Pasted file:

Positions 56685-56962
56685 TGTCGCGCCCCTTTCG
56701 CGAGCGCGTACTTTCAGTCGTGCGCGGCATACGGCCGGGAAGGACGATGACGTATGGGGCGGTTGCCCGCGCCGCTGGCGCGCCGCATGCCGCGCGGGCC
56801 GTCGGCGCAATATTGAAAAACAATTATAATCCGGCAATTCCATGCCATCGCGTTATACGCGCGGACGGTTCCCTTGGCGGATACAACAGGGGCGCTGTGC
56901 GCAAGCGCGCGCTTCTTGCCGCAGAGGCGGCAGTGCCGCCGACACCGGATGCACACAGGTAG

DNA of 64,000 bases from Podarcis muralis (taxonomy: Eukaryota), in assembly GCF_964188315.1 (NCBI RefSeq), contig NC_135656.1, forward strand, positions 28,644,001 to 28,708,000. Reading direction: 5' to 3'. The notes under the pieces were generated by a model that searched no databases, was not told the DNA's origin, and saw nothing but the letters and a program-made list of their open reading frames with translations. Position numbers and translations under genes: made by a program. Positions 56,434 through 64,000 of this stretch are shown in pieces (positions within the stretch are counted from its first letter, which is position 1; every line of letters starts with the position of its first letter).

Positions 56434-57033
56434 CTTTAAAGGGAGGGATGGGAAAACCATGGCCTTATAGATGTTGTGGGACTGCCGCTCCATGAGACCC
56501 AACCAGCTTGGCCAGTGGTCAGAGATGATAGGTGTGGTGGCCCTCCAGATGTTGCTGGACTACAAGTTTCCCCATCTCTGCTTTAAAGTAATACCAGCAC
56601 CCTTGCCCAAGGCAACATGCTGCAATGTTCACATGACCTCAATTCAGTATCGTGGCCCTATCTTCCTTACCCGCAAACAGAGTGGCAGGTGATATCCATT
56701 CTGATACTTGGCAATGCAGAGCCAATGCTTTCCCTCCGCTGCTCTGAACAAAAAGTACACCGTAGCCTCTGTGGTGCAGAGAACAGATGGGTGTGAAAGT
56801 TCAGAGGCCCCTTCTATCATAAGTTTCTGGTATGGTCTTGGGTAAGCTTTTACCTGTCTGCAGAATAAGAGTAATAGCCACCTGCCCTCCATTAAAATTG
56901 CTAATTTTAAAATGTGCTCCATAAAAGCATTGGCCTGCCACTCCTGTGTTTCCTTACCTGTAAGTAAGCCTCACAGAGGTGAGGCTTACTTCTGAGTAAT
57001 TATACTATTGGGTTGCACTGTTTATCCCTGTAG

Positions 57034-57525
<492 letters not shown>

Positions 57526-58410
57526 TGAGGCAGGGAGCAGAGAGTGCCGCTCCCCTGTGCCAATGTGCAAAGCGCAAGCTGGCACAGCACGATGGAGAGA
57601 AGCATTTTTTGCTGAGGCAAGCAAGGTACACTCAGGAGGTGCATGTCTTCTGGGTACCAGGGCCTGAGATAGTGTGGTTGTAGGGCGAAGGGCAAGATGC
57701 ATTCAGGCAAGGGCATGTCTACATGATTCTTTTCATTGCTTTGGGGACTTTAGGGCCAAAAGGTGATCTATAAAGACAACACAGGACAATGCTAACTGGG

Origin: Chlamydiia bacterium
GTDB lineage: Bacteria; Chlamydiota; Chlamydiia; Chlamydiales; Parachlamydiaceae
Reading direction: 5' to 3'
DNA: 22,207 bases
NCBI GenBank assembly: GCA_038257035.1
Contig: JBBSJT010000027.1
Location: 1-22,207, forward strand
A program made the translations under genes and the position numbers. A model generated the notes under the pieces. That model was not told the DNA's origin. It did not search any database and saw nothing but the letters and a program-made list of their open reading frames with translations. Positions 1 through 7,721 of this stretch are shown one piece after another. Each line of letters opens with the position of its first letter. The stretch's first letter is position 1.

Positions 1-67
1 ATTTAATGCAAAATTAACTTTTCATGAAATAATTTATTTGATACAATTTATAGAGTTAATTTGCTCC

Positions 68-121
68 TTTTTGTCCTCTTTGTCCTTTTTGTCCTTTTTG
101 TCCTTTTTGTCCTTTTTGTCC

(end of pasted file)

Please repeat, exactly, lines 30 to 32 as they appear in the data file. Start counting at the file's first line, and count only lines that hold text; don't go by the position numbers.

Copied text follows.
1 ATTTAATGCAAAATTAACTTTTCATGAAATAATTTATTTGATACAATTTATAGAGTTAATTTGCTCC

Positions 68-121
68 TTTTTGTCCTCTTTGTCCTTTTTGTCCTTTTTG